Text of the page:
This Weeks Humanitarian News Briefs

by DENISE KOENIG AND CHRIS HUBER on May 20, 2015


World: Record 38 million people internally displaced


A report issued last week notes a new world record high at the end of 2014: 38 million people internally displaced by conflict and violence — a number equal to the populations of New York, London, and Beijing combined. The report by the Norwegian Refugee Council says Iraq, South Sudan, Syria, Democratic Republic of Congo, and Nigeria had the most newly displaced people. Alarmingly, more than 90 percent of nations monitored had people displaced for a decade or more, signaling a trend of long-term life disruption. And some people face multiple displacements — refugees from Syria who had fled to Iraq were displaced again in Iraqi fighting, as did Palestinian refugees who had fled to Syria and then to Iraq, being uprooted once more.

South Sudan: Ratified the Convention on the Rights of the Child

In a positive move, South Sudan ratified the Convention on the Rights of the Child (CRC) on May 5, which assures the international community and its populace that the nation’s youngest and most vulnerable citizens will be treated with equity and dignity. “Over half of the population of South Sudan is under 18, and many of these children have fallen victim to the ravages of war. In ratifying the CRC, the Government of South Sudan is decisively standing up for all of the children in this country,” said Samar Abboud, spokesperson for World Vision in South Sudan. Reports indicate more than 235,000 children in the nation have severe acute malnutrition, and the conflict has kept more than 400,000 children out of formal education and forced more than 16,000 mostly boys into armed groups.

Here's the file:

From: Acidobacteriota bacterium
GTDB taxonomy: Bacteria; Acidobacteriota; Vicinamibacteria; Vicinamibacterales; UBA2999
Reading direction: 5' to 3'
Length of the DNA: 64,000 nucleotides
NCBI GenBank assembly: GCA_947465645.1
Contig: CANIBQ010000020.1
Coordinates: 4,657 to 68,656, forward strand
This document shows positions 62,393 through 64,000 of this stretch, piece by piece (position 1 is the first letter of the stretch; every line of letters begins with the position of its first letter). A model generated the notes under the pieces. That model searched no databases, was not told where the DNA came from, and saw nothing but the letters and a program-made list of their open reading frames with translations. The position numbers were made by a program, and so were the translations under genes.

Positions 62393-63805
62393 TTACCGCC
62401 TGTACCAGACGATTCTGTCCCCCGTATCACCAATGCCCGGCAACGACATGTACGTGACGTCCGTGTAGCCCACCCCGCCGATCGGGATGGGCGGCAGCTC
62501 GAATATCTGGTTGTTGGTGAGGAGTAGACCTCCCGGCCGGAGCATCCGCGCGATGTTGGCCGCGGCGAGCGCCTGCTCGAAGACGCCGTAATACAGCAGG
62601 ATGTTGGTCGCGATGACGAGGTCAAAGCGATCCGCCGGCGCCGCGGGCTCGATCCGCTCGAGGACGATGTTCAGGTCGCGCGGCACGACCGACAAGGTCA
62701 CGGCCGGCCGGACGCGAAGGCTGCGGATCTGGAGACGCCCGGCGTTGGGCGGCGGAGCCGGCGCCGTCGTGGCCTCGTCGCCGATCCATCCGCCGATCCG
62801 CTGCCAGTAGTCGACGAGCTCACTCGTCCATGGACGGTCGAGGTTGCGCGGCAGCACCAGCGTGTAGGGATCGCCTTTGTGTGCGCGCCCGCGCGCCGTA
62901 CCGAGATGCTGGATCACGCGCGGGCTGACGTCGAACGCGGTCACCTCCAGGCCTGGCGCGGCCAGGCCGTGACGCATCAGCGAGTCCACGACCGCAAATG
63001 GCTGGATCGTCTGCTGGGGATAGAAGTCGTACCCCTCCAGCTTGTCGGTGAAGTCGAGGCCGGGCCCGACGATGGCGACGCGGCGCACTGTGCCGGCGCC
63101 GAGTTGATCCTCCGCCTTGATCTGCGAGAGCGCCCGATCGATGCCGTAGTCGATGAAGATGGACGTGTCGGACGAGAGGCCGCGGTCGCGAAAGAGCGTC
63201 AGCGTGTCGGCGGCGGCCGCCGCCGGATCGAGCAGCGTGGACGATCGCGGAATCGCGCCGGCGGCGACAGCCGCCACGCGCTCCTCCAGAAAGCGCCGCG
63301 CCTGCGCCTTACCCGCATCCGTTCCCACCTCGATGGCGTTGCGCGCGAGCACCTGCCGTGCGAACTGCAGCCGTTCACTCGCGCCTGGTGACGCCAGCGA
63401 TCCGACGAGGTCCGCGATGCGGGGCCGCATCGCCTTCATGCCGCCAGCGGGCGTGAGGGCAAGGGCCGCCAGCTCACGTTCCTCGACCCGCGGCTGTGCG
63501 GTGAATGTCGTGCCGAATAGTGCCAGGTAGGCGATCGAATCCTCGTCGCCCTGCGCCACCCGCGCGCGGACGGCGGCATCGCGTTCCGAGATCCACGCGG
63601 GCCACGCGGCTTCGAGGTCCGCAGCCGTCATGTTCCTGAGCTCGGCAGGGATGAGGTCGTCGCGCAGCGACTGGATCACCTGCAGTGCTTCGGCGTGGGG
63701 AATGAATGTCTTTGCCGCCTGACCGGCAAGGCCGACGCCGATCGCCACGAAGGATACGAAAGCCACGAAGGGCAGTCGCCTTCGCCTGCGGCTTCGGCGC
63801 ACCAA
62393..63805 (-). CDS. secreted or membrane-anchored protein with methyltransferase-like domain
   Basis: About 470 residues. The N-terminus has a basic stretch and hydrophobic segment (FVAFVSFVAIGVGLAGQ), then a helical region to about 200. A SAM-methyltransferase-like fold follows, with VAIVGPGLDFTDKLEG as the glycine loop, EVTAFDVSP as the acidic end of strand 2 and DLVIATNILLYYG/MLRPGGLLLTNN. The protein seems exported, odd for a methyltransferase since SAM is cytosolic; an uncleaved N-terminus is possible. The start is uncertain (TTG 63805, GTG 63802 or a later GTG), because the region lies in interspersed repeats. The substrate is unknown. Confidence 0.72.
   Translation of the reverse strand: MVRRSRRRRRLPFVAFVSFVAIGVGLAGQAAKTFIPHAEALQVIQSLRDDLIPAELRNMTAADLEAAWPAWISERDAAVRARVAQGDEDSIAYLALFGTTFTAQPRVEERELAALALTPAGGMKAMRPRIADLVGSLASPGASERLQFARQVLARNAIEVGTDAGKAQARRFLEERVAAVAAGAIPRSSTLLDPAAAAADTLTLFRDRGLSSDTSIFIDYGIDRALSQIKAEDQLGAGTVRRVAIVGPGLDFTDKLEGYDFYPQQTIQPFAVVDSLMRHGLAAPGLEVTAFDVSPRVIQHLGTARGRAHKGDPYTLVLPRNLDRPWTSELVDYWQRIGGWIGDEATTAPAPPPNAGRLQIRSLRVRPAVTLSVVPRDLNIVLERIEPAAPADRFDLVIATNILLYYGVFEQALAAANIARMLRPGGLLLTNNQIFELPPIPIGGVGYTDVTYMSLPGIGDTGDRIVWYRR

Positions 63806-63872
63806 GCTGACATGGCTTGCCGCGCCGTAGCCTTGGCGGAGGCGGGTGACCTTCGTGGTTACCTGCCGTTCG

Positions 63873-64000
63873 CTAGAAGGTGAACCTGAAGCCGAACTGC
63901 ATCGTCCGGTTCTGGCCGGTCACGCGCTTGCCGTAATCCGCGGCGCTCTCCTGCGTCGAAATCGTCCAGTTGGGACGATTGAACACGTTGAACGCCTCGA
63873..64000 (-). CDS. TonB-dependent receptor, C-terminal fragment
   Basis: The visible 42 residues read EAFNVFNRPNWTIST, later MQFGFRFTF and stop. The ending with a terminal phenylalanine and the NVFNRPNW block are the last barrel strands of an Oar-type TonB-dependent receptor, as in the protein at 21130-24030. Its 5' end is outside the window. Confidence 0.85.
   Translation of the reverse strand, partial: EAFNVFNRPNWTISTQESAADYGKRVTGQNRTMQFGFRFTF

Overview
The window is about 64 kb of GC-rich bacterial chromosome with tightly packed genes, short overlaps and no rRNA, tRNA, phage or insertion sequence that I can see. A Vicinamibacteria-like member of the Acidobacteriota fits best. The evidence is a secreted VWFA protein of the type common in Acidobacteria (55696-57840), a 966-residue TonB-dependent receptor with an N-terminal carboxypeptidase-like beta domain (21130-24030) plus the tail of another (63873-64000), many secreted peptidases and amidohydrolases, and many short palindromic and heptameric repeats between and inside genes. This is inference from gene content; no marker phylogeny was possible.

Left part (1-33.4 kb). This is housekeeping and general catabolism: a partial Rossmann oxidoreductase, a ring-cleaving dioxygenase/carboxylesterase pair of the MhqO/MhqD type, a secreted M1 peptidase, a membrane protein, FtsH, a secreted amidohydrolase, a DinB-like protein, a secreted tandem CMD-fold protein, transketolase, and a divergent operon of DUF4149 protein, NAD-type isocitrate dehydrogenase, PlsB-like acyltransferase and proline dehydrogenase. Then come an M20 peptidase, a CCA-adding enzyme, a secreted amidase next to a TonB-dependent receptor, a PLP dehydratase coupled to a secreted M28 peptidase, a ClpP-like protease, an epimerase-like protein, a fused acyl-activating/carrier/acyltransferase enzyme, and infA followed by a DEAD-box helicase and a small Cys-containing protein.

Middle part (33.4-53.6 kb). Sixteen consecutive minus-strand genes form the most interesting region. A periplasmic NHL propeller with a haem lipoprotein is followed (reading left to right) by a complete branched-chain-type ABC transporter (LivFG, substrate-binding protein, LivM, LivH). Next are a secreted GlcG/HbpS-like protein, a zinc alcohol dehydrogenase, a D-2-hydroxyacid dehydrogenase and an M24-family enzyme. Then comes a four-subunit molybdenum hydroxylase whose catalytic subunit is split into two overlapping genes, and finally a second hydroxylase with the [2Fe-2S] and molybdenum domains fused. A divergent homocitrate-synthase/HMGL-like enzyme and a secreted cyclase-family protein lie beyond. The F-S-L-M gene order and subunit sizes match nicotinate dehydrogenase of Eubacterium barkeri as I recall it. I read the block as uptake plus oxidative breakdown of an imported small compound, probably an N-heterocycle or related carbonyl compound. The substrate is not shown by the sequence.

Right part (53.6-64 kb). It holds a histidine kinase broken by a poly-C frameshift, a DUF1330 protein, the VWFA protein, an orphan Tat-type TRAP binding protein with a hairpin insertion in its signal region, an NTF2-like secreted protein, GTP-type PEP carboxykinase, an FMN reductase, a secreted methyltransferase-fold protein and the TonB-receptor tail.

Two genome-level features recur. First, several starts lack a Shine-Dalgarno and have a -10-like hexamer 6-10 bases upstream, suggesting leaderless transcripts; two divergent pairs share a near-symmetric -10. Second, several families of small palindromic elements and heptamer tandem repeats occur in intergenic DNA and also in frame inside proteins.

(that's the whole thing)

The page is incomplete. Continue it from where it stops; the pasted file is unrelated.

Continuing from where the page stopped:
Central African Republic: Child soldiers to be freed

The eight main militias fighting in the Central African Republic agreed May 5 to free all child soldiers and children used as sex slaves and to end further recruitment of children to their ranks, Reuters reported. The pact will involve between 6,000 and 10,000 children. The deal is the result of ongoing reconciliation efforts among governments and aid groups with the goal of ending the bloody conflict that has killed thousands of people and displaced more than a million people. World Vision has helped more than 150,000 people affected by the conflict with access to clean water, food supplies, and Child-Friendly Spaces. It has also worked with Christian and Muslim leaders to promote peaceful dialogue among faith communities. 

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